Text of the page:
Now Birmingham Rep is bringing the first two books to the stage – using the adaptation first seen at the National Theatre in 2003 – Pullman is genuinely interested to see how it shapes up. He is not precious about how other artists deal with his work as long as they treat the stories with respect. "I've always thought it was utterly stupid to sell the rights to an adaptation and then moan about the way they do it," he says. "If you wrote a strong enough story it will stand up to adaptation. The only thing I'm zealously protective about is the integrity of the story. There was a moment early in the film discussions when somebody high up at the studio said, 'Let's make Lyra into a boy.' That sort of thing you zealously protect."

His Dark Materials, Festival Theatre, Edinburgh, May 21-24

© Mark Fisher, 2009

Copenhagen, Royal Lyceum Theatre review

Published in The Guardian.


Forget the physics. The greatest experiment in Michael Frayn's threehander is in the dramatic form itself.

It isn't merely Copenhagen's unlikely subject: the meeting in 1941 between Danish physicist Niels Bohr and his German protege, Werner Heisenberg.Nor is it that it treats this encounter less as fact than as a series of speculations to be tested, as if the stage itself were a laboratory. It is also that Frayn dares to put arguments about quantum theory in the very place where most playwrights would field old-fashioned devices such as plot, action and characterisation.

That he does this while capturing a sense of the politics of the Holocaust and the arbitrary way in which we have escaped global catastrophe suggests Frayn is more eccentric genius than mad professor. Even so, it is an experiment that comes at a price.

At its best, as in the tremendous rallies between Tom Mannion's Bohr and Owen Oakeshott's Heisenberg in Tony Cownie's production, the play is a dazzling drama of ideas, headily matching concepts about splitting the atom with a debate about taking moral responsibility for one's actions. At its worst, in those moments when the actors seem dwarfed by designer Neil Murray's set of outsize control rods, it is a play in which the physicists tell each other what they must already know, while Sally Edwards, as Bohr's wife, chips in like a character from an arch sitcom.

Mannion and Oakeshott give assured performances, but the lack of action means you're sometimes more impressed that they have learned their lines than you are engaged with the big ideas.

© Mark Fisher, 2009

Wednesday, April 15, 2009

Djupid (The Deep) review

Published in Northings.

Djupid (The Deep)

A LIFE at sea is tough. Every fisherman contends with long days away from home, brutal working conditions and primitive domestic arrangements. It's the same in all northerly waters: the unforgiving sea does not care what country you have sailed from. That is why Jon Atli Jonasson's short, vivid and intense monologue will carry as much resonance for audiences in Halkirk, Skerray and Durness as it does for those in the playwright's native Iceland.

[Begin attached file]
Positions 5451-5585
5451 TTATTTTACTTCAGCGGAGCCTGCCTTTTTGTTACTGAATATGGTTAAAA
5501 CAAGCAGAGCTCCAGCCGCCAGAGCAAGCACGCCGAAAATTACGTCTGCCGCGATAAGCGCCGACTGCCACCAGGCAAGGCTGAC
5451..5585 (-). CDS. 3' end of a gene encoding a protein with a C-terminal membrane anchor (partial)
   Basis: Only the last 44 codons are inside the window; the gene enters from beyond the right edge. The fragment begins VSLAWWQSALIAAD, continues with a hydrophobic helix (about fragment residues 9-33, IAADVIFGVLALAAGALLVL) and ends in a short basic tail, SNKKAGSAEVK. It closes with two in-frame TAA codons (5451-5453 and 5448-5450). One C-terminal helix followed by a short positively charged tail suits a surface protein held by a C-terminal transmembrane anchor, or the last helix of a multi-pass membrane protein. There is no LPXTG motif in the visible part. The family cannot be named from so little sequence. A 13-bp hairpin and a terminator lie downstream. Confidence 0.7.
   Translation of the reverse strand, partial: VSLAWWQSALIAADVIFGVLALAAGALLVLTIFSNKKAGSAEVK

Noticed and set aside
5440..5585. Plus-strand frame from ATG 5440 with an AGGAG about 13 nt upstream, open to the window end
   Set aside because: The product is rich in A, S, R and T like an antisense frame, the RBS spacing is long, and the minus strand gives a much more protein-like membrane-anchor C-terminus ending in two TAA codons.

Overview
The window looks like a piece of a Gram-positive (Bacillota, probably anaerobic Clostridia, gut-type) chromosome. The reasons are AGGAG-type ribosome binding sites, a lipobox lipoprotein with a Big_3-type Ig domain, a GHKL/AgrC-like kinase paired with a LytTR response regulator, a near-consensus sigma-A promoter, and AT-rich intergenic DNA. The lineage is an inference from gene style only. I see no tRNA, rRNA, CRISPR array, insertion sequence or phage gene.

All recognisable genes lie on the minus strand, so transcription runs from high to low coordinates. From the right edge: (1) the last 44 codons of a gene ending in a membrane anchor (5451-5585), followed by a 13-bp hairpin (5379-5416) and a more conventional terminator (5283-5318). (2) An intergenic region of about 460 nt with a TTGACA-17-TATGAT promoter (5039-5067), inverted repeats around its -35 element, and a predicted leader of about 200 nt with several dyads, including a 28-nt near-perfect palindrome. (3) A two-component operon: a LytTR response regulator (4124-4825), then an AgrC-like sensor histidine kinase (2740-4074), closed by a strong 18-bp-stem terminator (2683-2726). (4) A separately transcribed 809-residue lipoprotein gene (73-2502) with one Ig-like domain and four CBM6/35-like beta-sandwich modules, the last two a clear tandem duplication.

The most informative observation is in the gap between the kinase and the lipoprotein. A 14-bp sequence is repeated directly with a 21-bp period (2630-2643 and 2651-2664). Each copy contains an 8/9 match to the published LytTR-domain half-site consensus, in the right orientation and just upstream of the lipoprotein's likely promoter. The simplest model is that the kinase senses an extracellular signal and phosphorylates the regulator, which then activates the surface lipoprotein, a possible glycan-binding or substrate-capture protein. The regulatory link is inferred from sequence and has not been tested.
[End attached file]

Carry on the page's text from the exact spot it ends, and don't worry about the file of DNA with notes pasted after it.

Jonasson's story is as simple as it is familiar: a 300-tonne trawler sets out to sea, gets into trouble and does not return. If there is a weakness in the piece, it is its lack of narrative complexity, but its great strength is in the rich, poetic detail of the language that so compellingly captures the fisherman's life.

In this production originating from A Play, a Pie and a Pint, Glasgow's lunchtime theatre season, Liam Brennan plays a young trawlerman who leaves before dawn to join a semi-comatose crew, hung-over after a two-week on-shore bender, then takes the chance for a brief nap below deck before the real work begins. The journey has hardly begun when disaster strikes.

Superbly translated by director Graeme Maley into a colourful contemporary Scots idiom, Djupid invests this austere life with nobility, capturing a sense of the importance for the community of this dangerous work.

At the same time, the play does not romanticise the fishermen. Hard workers though they are, they are emotionally repressed and capable of nothing more than the most gruff exchange. This is in sharp contrast to the vigour and breadth of Jonasson's language.

As Brennan's character steps from the certainty of land, with its promise of fast cars and pretty girls, to the volatility of the sea, offering only hardship, it is as if he is journeying from life to death metaphorically as well as literally. The dark depths of the sea give him cause to reflect on the richness of life and the small, everyday details that give it value.

Sharing the stage with nothing more than a table and chair, Brennan is on excellent form, powering into Jonasson's script with compelling energy, giving voice to its comic ironies, yet modulating his delivery to allow room for pathos and poetry. The piece shines brightly in the imagination during the telling and, even if it has less lasting resonance, it is worth seeing for his performance alone.

The Deep tours to Ross Institute, Halkirk, 20 April; Village Hall, Skerray, 21 April; Village Hall, Durness, 22 April; Village Hall, Rosehall, 23 April.

© Mark Fisher, 2009

Orgy of Tolerance, Jan Fabre review

Published in The Guardian.

Orgy of Tolerance

Tramway, Glasgow
3 out of 5

If I say this latest piece by Belgian iconoclast Jan Fabre is banal, it could give the wrong impression. After all, there aren't many shows this side of the Jim Rose Circus that feature an actor stripping naked and inserting a rifle up his arse. Neither is it common to see a man having full-frontal sex with the revolving spokes of a bicycle. After such scenes, you are little perturbed by the Easter weekend imagery of Jesus Christ balancing a full-size crucifix on his hand, while being cast as a supermodel by a vacuous fashion photographer.

This is not shock for shock's sake, however. In this episodic collage, en route to London's Spill festival, Fabre and his athletic company are making the connection between masturbation and consumerism. Theirs is a vision of a society dedicated to instant gratification, one in which sexual stimulation is on the same orgasmic continuum as the fetishisation of high-end goods. While they're at it, they suggest this me-generation indulgence results in anything from casual racism to out-and-out slavery.